Howard J. Curzer - Aristotle's Painful Path to Virtue - Journal of the History of Philosophy 40:2 Journal of the History of Philosophy 40.2 141-162 Aristotle's Painful Path to Virtue Howard J. Curzer [P]unishment . . . is a kind of cure . . . . We think young people should be prone to shame . . . . 1. Two Questions FOR ARISTOTLE, THE GOAL OF MORAL development is, of course, to become virtuous. Aristotle provides a partial description of (...)
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  • Aristotle on Habituation.Nathan Bowditch - 2008 - Ethical Perspectives 15 (3):309-342.
    This paper explores Aristotle ’s discussion in the Nicomachean Ethics of the relation between the rational and nonrational parts of the soul to make sense of his claim that “we cannot be fully good without prudence [practical wisdom], or prudent without virtue of character.” The significance of this interpretive project for an understanding of the Nicomachean Ethics as a whole cannot be understated. While Aristotle ’s conception of human excellence clearly incorporates both cognitive and conative capacities – which he calls (...)
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  • Educating the Virtues: An Essay on the Philosophical Psychology of Moral Development and Education.Robin Attfield & David Carr - 1992 - Philosophical Quarterly 42 (168):379.
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  • The Role of Good Upbringing in Aristotle’s Ethics.Iakovos Vasiliou - 1996 - Philosophy and Phenomenological Research 56 (4):771-797.
    It is argued that a proper appreciation of the passages in the Nicomachean Ethics where Aristotle requires the student of ethics to be well brought up implies that the Ethics is not attempting to justify the objective correctness of its substantive conception of happiness to someone who does not already appreciate its distinctive value. Reflection on the import of the good-upbringing restriction can lead us to see that Aristotle's conception of ethical objectivity is not only radically different from modern moral (...)
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  • Politics.David Aristotle & Keyt - 1998 - Hackett Publishing Company.
    No other English-language translation comes close to the standard of accuracy and readability set here by Reeve. This volume provides the reader with more of the resources needed to understand Aristotle's argument than any other edition. An introductory essay by Reeve situates _Politics_ in Aristotle's overall thought and offers an engaging critical introduction to its central argument. A detailed glossary, footnotes, bibliography, and indexes provide historical background, analytical assistance with particular passages, and a guide both to Aristotle’s philosophy and to (...)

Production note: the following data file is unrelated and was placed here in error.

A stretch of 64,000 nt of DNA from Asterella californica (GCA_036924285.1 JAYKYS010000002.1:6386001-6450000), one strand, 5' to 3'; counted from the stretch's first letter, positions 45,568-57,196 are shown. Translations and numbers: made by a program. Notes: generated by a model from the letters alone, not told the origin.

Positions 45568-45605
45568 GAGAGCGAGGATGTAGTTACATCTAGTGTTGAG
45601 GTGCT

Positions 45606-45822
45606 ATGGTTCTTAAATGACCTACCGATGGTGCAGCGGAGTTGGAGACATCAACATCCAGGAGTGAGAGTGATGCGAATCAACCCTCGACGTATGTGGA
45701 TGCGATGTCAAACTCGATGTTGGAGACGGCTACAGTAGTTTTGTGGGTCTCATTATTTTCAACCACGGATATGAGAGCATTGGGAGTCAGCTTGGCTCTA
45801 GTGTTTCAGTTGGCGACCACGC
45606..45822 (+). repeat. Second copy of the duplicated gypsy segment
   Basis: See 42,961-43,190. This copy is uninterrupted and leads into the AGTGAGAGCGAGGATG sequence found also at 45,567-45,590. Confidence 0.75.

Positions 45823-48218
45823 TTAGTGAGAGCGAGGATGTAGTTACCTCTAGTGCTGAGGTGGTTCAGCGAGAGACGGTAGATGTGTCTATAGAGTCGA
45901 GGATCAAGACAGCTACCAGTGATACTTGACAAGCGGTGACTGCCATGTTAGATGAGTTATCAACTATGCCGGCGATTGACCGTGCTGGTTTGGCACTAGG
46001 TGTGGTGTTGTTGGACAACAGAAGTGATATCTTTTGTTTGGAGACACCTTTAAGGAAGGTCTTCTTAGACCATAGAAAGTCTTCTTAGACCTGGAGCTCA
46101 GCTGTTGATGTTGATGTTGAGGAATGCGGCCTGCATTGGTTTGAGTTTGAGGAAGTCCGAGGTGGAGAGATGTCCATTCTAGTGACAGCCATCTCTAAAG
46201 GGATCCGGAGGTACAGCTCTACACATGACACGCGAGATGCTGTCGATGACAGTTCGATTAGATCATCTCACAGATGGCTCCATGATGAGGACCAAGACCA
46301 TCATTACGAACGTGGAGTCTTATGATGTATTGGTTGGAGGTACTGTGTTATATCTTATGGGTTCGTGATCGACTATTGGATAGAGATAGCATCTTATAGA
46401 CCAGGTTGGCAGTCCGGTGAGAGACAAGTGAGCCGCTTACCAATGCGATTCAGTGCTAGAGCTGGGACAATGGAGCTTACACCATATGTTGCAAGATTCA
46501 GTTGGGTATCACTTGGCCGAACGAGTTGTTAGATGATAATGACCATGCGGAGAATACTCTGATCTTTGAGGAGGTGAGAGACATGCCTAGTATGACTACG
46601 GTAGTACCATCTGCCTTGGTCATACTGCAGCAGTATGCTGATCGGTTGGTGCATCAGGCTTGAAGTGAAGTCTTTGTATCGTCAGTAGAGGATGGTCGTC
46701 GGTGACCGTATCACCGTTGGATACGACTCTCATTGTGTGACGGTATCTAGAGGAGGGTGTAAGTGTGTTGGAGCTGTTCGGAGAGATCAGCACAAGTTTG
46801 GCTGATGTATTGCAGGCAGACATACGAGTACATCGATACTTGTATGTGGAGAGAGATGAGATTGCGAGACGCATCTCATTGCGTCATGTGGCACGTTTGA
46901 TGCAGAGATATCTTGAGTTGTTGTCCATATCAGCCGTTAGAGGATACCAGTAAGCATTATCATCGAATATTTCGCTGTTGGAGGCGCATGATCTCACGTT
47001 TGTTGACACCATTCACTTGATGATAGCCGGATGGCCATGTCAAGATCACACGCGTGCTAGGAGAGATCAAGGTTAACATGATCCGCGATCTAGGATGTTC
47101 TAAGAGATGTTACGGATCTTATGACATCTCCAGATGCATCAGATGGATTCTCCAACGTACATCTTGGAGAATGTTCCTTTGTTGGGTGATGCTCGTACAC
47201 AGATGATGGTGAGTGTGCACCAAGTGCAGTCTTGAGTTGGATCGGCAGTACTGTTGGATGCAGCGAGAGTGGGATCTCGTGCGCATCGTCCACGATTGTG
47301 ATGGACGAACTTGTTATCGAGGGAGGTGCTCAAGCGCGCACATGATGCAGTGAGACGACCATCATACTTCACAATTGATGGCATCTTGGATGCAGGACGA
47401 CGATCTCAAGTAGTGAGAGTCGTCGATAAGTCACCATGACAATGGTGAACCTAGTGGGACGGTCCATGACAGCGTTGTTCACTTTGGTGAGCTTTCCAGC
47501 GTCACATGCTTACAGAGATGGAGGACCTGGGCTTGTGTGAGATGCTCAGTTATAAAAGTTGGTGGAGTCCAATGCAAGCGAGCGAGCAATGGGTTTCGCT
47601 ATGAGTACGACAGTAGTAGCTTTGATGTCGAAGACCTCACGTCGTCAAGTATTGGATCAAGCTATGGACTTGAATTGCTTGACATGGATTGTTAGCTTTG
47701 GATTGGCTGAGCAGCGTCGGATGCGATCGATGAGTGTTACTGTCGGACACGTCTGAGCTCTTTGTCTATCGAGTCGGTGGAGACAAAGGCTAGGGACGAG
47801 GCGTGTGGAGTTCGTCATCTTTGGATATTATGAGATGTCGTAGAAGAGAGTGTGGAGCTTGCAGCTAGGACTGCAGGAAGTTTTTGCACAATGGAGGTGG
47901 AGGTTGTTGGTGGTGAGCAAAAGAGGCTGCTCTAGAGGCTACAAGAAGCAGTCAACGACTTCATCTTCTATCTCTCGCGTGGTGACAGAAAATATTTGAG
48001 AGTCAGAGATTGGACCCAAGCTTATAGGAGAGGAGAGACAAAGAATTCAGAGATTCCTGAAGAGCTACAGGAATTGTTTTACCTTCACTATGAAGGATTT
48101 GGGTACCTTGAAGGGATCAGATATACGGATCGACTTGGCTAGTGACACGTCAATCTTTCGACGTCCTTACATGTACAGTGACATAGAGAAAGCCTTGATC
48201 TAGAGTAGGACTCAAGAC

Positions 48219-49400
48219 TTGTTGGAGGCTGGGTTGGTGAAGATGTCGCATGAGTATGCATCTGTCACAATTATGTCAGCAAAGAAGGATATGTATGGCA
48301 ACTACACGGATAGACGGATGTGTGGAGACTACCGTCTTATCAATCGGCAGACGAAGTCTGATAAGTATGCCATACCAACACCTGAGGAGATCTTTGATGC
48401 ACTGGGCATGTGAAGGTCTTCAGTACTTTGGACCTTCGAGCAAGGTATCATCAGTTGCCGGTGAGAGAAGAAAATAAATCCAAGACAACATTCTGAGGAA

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  • Nicomachean Ethics.H. Aristotle & Rackham - 1968 - Harvard University Press.
    Building on the strengths of the first edition, the second edition of the Irwin Nicomachean Ethics features a revised translation, expanded notes, an expanded Introduction, and a revised glossary.
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  • Intelligent Virtue.Julia Annas - 2011 - Oxford University Press.
    Julia Annas offers a new account of virtue and happiness as central ethical ideas. She argues that exercising a virtue involves practical reasoning of the kind we find in someone exercising an everyday practical skill, such as farming, building, or playing the piano. This helps us to see virtue as part of an agent's happiness or flourishing.
  • Character Education.Wouter Sanderse - 2012 - Eburon Uitgeverij B.V.,.
    Many teachers want to contribute to children's moral development, but this desire has not always resulted in a profound grasp of what 'moral education' really means, why it would be desirable and how it can best be achieved. This book confronts these questions by examining what Aristotelian virtue ethics can illuminate about moral education. At the same time, it evaluates whether Aristotelian theory can still be useful for contemporary educational practice. The argument culminates in a morally justified and psychologically realistic (...)
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  • Aristotle on learning to be good.Myles F. Burnyeat - 1980 - In Amélie Oksenberg Rorty (ed.), Essays on Aristotle's Ethics. University of California Press. pp. 69--92.
  • A History of Habit: From Aristotle to Bourdieu.Tom Sparrow & Adam Hutchinson (eds.) - 2013 - Lexington Books.